[00:00:09] Kris: Yes. As you know, Donna and I do not have podcasts guests very often. I think we’ve had, we’ve had one, we’ve had podcast guest.
[00:00:16] Donna: Had one. one. Yeah.
[00:00:19] Kris: very early on. Well, Yes. because we really, um we’ve made a commitment to each other. We really only want podcast guests on that feel will really add value and offer some gold to our audience. And we believe in you so much. And we have just watched you tap into your zone of genius with your sales knowledge, over the past year, it’s just been incredible to watch. So, um, Yeah. So for those of you who are listening and watching, we met Sarah, I think it was about a year ago. I’m actually not sure when it was, but it feels like a year.
[00:00:56] Sarah Buckland: It was. Around exactly at this time.
[00:00:59] Kris: Wow. Look at what can happen in a year. Um, and, and you were in a real pivoting moment in your business and you actually had a design business at that point in time. Yes. And then you realized, and I remember we were talking to you and you were like, oh, I’m good with sales. I’m all over the sales. And we were like, wow.
[00:01:18] Donna: We were like, wow, that is so amazing because that is the opposite of most graphic designers. Most graphic designers are so fearful and shut down with sales. And we’re like this girl, she’s going places. She’s all over the sales business.
[00:01:33] Sarah Buckland: I was like, then I’m good with that, but I need help with this.
[00:01:37] Donna: Yeah.
[00:01:38] Kris: And then we noticed you pivoted into the world of sales strategy. And helping people to raise their rates and get confidence with their sales strategies and to book higher ticket items. And that sort of thing, it was just really exciting to watch you tap into your zone of genius and how that happened. But for the people who don’t know much about you, maybe you could tell us a little bit about your journey and how you have gotten to this point.
[00:02:08] Donna: Yes, please.
[00:02:10] Sarah Buckland: Thank you ladies. Hi guys. I’m Sarah. So I spent six years in corporate London in sales and business development for a big global media company. Loved that job, but wanting to quit to go traveling, you know, go find myself, run the world.
[00:02:27] Kris: Yeah.
[00:02:28] Sarah Buckland: So did that. And I took a long enough break that I got a taste of what life is like not being in the office. So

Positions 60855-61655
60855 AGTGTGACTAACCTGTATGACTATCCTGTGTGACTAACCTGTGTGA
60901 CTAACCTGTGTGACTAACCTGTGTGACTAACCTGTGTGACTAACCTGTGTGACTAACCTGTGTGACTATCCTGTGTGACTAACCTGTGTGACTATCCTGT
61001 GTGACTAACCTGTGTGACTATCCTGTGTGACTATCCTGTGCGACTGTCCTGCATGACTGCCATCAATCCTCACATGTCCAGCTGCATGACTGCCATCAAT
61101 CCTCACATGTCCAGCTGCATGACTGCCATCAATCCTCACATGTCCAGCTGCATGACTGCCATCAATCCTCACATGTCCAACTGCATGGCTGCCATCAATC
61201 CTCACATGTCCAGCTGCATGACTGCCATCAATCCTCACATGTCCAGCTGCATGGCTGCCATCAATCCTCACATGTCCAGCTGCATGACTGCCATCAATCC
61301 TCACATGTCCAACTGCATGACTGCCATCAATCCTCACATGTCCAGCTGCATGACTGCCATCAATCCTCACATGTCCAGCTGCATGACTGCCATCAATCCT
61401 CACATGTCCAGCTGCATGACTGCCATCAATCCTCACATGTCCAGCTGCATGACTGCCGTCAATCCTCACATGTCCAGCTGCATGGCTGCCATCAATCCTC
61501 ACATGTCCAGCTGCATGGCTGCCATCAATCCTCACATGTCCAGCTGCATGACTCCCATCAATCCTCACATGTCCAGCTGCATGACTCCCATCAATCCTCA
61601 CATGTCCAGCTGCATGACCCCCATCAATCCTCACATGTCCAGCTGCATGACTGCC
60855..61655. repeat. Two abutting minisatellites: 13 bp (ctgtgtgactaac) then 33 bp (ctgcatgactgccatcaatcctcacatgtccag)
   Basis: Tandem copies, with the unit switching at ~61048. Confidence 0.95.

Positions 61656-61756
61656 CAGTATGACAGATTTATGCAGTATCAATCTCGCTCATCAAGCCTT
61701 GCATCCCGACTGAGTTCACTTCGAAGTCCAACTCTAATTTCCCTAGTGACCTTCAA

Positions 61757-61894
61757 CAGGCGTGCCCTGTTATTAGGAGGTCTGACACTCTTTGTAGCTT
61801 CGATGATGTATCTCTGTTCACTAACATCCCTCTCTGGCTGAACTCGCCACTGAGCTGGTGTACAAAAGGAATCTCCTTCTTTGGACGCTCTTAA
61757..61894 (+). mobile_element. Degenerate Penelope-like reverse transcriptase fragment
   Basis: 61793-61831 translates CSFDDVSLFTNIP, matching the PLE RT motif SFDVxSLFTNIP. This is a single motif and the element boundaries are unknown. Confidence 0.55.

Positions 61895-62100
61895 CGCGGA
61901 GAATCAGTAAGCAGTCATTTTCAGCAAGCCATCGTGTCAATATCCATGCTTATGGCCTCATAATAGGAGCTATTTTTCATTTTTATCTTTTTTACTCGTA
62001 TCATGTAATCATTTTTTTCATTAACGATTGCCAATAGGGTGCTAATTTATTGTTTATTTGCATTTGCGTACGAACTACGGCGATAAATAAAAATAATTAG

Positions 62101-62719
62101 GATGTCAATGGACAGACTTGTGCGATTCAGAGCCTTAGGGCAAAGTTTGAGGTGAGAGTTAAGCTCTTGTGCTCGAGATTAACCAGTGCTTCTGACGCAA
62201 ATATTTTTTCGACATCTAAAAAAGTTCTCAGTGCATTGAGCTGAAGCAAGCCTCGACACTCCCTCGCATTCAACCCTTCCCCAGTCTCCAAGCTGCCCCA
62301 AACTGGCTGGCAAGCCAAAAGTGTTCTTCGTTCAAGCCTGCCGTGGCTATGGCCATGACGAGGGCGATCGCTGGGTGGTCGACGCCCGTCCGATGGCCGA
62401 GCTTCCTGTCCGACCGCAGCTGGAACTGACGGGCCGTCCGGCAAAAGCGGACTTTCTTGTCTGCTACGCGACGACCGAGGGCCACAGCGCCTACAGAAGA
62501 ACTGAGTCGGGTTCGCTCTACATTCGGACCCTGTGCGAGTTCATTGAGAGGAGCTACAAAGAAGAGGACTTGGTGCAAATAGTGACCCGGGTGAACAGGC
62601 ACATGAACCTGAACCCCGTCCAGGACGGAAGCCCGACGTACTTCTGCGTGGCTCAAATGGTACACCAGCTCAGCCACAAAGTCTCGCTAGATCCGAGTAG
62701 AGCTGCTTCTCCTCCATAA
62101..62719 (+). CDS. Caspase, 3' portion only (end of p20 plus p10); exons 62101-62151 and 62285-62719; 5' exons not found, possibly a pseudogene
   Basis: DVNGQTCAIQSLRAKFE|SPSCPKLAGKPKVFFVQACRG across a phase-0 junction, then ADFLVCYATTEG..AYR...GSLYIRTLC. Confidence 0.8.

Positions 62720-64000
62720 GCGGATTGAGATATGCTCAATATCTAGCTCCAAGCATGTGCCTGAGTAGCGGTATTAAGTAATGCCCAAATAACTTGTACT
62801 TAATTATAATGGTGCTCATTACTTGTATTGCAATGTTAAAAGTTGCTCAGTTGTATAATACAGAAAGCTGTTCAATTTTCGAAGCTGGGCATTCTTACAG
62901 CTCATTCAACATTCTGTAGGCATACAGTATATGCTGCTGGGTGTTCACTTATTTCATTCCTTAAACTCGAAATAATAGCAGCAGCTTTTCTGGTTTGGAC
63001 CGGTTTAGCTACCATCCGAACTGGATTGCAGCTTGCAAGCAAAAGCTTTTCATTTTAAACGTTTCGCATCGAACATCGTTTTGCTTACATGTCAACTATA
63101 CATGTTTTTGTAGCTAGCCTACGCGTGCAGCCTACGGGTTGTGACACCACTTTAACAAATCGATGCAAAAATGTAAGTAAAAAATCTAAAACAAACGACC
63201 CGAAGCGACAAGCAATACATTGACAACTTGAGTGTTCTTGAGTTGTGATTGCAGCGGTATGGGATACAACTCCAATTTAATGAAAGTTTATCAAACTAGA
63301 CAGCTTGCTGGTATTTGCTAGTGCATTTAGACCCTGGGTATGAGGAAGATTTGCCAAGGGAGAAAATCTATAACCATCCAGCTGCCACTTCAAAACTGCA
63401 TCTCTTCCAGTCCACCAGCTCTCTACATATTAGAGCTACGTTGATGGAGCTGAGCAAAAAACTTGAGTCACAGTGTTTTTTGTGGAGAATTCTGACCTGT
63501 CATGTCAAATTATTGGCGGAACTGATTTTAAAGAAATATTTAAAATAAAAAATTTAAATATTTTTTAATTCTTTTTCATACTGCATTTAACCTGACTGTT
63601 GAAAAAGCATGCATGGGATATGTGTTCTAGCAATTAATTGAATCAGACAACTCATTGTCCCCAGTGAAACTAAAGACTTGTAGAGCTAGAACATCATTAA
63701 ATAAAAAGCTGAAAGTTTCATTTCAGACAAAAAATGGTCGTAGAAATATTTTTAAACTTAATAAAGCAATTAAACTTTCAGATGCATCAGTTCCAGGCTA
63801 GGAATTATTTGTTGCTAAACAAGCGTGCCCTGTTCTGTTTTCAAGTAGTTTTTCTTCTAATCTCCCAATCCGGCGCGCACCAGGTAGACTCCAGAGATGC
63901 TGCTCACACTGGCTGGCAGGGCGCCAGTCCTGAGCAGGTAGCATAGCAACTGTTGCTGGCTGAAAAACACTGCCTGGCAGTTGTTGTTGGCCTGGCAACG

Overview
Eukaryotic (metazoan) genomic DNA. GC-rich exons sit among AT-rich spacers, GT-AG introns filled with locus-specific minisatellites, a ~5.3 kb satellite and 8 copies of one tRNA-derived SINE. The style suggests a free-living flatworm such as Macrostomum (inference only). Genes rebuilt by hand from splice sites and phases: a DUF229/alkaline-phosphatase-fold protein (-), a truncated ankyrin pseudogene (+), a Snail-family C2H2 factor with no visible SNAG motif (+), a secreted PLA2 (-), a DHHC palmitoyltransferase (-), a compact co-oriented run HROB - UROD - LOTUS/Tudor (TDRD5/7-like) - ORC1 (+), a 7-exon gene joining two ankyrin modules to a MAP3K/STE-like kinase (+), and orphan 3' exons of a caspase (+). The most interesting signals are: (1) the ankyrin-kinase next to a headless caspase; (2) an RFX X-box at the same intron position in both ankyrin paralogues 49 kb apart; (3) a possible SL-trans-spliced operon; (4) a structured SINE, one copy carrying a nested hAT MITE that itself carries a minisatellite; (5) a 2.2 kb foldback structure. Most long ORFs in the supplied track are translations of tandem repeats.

[00:02:35] Kris: Yeah.
[00:02:35] Sarah Buckland: I was like, Hmm,
[00:02:37] Donna: It’s all it takes, a little taste.
[00:02:40] Sarah Buckland: Which you’ve had a long enough time away from corporate and other people’s policies, procedures, rules, way of doing things. Um, and I’d had to take a career gap in order to do something that I enjoyed. And I was like, well, it shouldn’t have to be one or the other. Why can’t I have both?
[00:02:56] Donna: Why not?
[00:02:57] Sarah Buckland: I want it all.
[00:02:58] Donna: Yes
[00:02:59] Sarah Buckland: I was just like, I’m going to find a way to start my online business so that I can be still bringing money in, but still enjoying myself and go traveling. Obviously COVID had other plans, so I didn’t know how to apply any of my sales knowledge at the time. So I actually retrained, took an online course, did loads of studying. This is where lockdown has happened. I’d just got home. So I’d got the time, going on Skillshare, going on YouTube, learning all the Adobe and all the tricks and whatnot to start a graphic design business so that I could be offering branding. So it was a whole new skill, but I could apply a bit of the sales as in what a wider brand means, not just the design side, to be able to market that to my clients. Like here’s why you need branding and what our brand is. Whilst I was trying to get my design skills better to match what I was saying.
[00:03:51] Kris: Yeah.
[00:03:52] Sarah Buckland: Um, but fast forward, six months of doing my graphic design business. Um, I’d made friends with loads of designers. There’s such a pally bunch
[00:04:00] Kris: Yeah.
[00:04:00] Sarah Buckland: I found that in DM’s I was, seeing people who were way better skilled than I was. Obviously I was all self-taught from Skillshare. Seeing people who were technically so good and it got really high-end designs and could be landing really hard to get clients who were charging so much little than I was. Then I was like, well, something’s gone wildly here.
[00:04:24] Donna: Or wildly right In your case.
[00:04:27] Sarah Buckland: Exactly as I, I’m not that good. And I’m four times the price that you are. So how are you surviving? like, this isn’t even a profitable business for you. You’d have to take on 10 clients and be working every hour of the day, seven days a week in order to make that profitable. And people woud it’s really hard. And I’m like, what? So it was through various DM conversations, helping people, I’d ask questions and then I will have you done this and have you asked the client this and what about this? And to the point that someone said, Sarah, I should be charging you for the advice that you’ve given me because it’s helped my business so much.
[00:05:01] Donna: Love that. yeah,
[00:05:06] Sarah Buckland: And here’s where we’re meant to be
[00:05:08] Donna: yeah